Nirmal Nahar is not a historian but as a researcher, he is far better than Peter Heehs. His research is not superficial; he looks into each aspect meticulously and brings out the actual facts which have been long ignored. Many are not aware of the fact that he had played a significant role in bringing out undiscovered truths about Sri Aurobindo and the Mother which helped Sujata Nahar to pen her spectacular series titled Mother’s Chronicles. How he has routed Peter Heehs’s claim has been explained in his book so the author won’t go into the details of it and would request the readers to go through the book instead.
But the author would like to say a few words regarding Peter Heehs’s claim that Sri Aurobindo’s memory had failed. In 1949 Sri Aurobindo had dictated a series of articles to Nirodbaran for the Bulletin of Sri Aurobindo International Centre of Education. The initial articles dealt with the importance of sports and gymnastics. In his book Twelve Years With Sri Aurobindo, Nirodbaran writes about it:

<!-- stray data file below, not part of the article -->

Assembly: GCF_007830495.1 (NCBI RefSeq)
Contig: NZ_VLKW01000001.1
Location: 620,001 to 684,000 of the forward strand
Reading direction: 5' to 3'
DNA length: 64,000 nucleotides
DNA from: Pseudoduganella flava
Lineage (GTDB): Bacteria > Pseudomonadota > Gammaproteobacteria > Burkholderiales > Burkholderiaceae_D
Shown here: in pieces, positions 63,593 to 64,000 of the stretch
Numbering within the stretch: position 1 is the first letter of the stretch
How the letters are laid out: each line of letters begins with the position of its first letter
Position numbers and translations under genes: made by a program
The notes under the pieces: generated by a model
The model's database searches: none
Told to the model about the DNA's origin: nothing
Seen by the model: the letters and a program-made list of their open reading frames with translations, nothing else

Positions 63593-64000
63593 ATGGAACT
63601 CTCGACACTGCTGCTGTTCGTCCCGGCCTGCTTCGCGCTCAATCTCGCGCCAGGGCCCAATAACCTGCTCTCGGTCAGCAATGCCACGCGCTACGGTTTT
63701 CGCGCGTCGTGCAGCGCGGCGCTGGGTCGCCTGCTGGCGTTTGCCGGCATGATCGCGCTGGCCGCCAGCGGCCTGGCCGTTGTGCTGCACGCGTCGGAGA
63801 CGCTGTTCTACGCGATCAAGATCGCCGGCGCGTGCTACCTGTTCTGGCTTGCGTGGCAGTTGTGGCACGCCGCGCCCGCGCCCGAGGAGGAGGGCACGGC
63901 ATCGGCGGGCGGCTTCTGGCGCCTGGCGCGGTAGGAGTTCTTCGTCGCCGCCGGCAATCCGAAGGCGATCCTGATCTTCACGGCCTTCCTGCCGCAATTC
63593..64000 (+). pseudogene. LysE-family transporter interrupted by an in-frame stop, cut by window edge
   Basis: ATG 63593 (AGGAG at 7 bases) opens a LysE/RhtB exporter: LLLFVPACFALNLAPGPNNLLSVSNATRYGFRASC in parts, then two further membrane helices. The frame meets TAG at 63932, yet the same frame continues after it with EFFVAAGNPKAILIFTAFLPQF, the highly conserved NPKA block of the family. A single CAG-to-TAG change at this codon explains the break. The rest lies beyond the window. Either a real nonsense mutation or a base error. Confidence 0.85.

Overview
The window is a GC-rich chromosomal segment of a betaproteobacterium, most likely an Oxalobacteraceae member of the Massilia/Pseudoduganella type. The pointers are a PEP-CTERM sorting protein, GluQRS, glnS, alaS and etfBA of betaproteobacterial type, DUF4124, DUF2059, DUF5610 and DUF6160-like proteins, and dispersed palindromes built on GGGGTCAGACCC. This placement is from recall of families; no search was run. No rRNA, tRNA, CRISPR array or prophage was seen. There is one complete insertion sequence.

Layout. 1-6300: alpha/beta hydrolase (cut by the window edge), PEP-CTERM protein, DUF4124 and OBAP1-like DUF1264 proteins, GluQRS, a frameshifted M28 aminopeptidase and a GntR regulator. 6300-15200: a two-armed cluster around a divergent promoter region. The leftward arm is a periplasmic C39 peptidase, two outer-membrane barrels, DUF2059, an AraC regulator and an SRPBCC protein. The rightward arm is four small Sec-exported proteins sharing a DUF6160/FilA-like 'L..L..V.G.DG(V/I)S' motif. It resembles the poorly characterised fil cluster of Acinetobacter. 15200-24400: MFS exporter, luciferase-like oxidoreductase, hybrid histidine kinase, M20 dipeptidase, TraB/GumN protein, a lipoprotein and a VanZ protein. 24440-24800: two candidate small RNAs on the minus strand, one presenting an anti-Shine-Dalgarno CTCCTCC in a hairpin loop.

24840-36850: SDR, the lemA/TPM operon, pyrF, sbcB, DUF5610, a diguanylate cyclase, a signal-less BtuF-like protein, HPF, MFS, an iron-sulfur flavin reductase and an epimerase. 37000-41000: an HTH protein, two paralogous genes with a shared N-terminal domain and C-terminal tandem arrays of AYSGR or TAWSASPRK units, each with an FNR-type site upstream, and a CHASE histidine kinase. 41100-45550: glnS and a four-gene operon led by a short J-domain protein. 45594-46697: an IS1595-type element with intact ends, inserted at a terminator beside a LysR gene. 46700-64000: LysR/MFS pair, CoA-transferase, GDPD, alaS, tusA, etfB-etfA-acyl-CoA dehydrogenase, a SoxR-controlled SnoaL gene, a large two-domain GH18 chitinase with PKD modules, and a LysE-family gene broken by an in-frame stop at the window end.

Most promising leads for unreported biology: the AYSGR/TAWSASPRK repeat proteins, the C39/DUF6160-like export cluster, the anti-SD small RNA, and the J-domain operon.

“Quite a series commenced and the most memorable of the lot was the article “The Divine Body”. It was a long piece and took more than a week, since we daily had just about an hour to spare. As he was dictating, I marvelled at so much knowledge of Ancient Greece and Ancient India stored up somewhere in his superconscious memory and now pouring down at his command in a smooth flow. No notes were consulted, no books were needed, yet after a lapse of so many decades everything was fresh, spontaneous and recalled in vivid detail!”(pp. 247-248)